Modification of Family Law Orders
Families are never static. After a divorce, circumstances may change, and as a result, you may feel it is necessary to change child custody, parenting time schedule, child support, or spousal support. It can be challenging to convince a judge that he or she should modify a prior judgment or court order. If you need to ask the court for a modification of a family law order you should first consider consulting an experienced divorce lawyer to represent you and present your best arguments before the court. The trustworthy Middlesex and Monmouth County family law modification lawyers at Goldstein Law Group have decades of experience advocating for our clients’ interests in family law matters.Modification of Family Law Orders
You can ask the court to modify a family law order at any time after the court enters the order. This is accomplished by the filing of an application with the court known as a motion. However, when you file a motion asking the court for a modification, you will need to first show the judge that there has been a substantial change in circumstances that justifies adjusting the previous order.
The modification may pertain to any number of different important issues. These can include, for example, the termination or modification of alimony/spousal support, changes to a custody and/or parenting time arrangement, or an increase or decrease in child support. In September 2014, sweeping legislation was passed which addresses certain of these issues, in particular, the concept of “cohabitation” by a dependent former spouse, which can trigger the termination or modification of that person’s receipt of alimony.
The party asking for the change bears the burden of showing that the substantial change in circumstance is permanent, major and was not anticipated. Some common changes of circumstances that may qualify for a modification of a child support or spousal support obligation may include an increase or decrease in the income of either party, serious changes in health or disability, losing a house or apartment, remarriage, new employment, significant changes in federal income tax laws, cohabitation, and relocation. In addition, the birth of additional children to the payer of the support can affect the amount of child support that person is required to pay. A family law modification attorney in Monmouth or Middlesex County can help you show the court your situation’s specific, relevant facts, and explain why the facts warrant the change you are requesting.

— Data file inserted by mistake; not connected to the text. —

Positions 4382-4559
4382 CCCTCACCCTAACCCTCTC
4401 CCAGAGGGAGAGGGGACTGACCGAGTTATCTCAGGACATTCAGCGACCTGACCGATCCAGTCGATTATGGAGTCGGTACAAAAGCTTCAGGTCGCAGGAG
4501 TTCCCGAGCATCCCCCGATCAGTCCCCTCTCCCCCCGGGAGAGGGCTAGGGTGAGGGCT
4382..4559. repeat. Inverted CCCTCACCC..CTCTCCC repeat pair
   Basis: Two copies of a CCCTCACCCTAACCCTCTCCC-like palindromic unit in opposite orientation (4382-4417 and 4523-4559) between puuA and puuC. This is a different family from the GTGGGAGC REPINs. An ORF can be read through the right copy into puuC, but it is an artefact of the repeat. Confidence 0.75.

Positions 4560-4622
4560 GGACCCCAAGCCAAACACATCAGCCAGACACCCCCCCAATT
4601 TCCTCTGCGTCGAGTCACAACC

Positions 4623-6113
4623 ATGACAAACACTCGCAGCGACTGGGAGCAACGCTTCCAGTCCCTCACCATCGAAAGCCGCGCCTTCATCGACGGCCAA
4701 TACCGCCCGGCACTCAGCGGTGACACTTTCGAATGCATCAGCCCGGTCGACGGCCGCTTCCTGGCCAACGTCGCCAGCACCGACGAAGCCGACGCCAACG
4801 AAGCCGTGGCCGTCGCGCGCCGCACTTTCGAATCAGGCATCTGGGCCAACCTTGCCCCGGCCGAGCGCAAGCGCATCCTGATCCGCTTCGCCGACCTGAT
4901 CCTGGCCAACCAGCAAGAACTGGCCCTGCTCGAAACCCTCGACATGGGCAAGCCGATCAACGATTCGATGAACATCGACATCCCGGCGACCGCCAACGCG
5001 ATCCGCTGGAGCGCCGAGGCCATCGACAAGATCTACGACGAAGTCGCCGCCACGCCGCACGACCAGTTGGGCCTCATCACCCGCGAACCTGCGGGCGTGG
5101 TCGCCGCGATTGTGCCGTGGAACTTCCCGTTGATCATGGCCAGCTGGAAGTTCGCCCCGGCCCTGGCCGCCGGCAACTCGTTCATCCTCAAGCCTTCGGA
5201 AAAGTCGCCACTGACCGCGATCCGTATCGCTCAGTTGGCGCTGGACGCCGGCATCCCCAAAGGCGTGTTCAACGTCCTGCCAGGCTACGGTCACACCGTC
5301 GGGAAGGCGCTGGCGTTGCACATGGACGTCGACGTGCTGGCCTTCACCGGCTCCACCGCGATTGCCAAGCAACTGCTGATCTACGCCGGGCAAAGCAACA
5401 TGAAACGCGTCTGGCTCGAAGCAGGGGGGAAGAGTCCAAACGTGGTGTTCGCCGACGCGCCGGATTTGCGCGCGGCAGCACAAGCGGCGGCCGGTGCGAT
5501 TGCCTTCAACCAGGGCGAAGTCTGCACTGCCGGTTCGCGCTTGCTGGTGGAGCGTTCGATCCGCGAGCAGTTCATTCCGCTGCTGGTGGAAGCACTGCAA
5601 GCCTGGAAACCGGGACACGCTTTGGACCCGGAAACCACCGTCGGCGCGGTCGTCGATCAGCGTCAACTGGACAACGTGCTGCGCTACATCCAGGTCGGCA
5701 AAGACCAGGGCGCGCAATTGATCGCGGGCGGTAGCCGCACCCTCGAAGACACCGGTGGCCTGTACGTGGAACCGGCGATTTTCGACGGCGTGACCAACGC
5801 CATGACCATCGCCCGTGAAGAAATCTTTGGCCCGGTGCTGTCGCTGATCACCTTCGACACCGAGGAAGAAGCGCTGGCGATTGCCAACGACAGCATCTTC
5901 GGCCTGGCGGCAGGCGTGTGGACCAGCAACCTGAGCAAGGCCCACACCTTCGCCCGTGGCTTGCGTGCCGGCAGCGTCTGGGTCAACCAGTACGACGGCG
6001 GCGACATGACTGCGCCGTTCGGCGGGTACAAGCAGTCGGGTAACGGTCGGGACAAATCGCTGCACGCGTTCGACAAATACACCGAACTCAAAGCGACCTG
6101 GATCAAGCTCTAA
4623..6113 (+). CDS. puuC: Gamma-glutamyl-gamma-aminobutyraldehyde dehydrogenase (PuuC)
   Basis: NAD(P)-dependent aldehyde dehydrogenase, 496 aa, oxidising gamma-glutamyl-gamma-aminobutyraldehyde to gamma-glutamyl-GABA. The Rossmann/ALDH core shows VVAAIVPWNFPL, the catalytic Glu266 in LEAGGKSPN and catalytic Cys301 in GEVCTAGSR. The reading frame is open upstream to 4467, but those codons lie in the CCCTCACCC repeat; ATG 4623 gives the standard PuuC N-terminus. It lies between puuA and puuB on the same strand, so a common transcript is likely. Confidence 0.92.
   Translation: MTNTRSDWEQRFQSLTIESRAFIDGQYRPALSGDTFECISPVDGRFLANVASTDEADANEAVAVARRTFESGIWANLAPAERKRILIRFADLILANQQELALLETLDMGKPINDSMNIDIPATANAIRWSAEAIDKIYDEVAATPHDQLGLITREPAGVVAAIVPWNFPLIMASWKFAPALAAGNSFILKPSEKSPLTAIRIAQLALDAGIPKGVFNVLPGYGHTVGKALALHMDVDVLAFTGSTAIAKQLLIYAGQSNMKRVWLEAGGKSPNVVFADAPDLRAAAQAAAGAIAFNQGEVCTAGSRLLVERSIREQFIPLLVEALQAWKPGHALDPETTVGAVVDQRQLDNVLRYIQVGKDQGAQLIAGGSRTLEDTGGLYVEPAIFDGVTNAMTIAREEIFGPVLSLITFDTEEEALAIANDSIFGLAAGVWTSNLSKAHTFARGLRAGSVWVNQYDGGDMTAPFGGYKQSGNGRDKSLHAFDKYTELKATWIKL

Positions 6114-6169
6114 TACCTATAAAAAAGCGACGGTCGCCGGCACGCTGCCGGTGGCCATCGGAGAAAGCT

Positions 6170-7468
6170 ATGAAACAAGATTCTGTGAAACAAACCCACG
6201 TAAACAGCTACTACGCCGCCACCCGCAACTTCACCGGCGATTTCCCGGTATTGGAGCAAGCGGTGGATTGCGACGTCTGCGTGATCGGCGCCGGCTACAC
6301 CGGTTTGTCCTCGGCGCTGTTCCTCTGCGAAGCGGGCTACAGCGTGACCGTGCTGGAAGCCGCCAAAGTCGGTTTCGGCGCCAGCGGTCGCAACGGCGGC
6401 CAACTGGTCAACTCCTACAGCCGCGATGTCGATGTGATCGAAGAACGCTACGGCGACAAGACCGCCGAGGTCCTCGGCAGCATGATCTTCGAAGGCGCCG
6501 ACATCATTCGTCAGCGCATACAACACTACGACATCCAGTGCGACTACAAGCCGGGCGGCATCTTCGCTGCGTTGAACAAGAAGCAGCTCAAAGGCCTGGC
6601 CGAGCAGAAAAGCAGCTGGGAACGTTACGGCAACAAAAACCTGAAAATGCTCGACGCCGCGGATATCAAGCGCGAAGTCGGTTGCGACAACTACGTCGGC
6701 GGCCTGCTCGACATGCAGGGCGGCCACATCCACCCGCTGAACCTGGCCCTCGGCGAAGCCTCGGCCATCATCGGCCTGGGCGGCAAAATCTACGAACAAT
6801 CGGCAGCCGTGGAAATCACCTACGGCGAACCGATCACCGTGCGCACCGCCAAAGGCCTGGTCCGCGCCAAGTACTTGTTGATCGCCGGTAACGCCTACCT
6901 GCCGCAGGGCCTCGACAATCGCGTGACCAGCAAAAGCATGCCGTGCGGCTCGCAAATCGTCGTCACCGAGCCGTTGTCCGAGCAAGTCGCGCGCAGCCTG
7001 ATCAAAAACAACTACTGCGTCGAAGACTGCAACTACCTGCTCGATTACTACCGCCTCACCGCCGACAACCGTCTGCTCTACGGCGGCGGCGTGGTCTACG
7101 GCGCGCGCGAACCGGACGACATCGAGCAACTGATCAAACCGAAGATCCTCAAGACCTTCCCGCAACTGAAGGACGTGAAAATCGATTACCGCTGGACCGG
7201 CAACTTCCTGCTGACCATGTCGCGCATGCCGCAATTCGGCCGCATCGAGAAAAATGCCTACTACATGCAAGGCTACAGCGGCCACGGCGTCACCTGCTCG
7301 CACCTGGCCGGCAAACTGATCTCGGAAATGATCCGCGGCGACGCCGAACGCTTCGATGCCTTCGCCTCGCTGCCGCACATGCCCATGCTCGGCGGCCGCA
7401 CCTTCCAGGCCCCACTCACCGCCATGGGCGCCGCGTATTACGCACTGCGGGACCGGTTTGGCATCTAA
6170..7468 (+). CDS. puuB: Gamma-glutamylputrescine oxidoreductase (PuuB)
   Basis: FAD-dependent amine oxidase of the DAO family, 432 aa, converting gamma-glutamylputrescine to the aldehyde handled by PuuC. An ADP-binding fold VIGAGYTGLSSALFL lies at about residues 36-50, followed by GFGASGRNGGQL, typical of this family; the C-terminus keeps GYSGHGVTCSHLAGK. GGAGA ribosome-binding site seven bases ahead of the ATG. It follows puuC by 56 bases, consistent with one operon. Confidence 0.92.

When you request a support modification or termination because you plan to retire “early” and want to reduce or terminate your obligation, a New Jersey court will also look at the benefits to the retiring parent, the impact on the child or former spouse whose support would be reduced, your motivation and good faith in choosing to retire early, and other factors related to the early retirement.
Once a party proves that there has been a substantial change in circumstances, the other party may also have to supply the court with his or her new financial information. The judge will review all the evidence, rule on the request, and issue a new family law order that takes into account the factors which were taken into account with the prior order. If the facts and motives are in conflict, the court may determine that a formal hearing or mini trial, known as a plenary hearing, needs to be scheduled. This would entail formal presentation of witnesses (both expert and lay witnesses), their testimony, and the introduction of evidence at this trial/plenary hearing. Both the party seeking the change and the party opposing it would have the opportunity to present their side of the case to the court. If the party seeking the change cannot prove the right to such consideration, or cannot show the judge, upon submission of that party’s pleadings, that there has been a substantial change, the other party does not have to give the court new financial information and a hearing will not be conducted.
For example, if a parent is requesting a modification to a child support order, the judge will consider the economic circumstances of both parents, their sources of income and assets, their earning capacity, the health of the child and parents, whether there is any earning capacity of the child, the reasonable debts and liabilities of the child and parents, the legal obligation of each parent to support another person, such as a child from a different marriage, and any other factors that the court deems relevant.Seek Advice from a Family Law Modification Lawyer in Monmouth or Middlesex County
At Goldstein Law Group, our family law attorneys have assisted individuals throughout Middlesex County and elsewhere in New Jersey. We can help you pursue the modification you need with regard to child support, alimony, or other family law orders. You can contact us at 732-967-6777 or via our online form. Our Middlesex and Monmouth County family law modification attorneys have served clients from communities such as Old Bridge, Rumson, Marlboro, Wall Township, Brick, Colts Neck, Holmdel, Monroe Township, Sayreville, Parlin, Aberdeen, and Manalapan.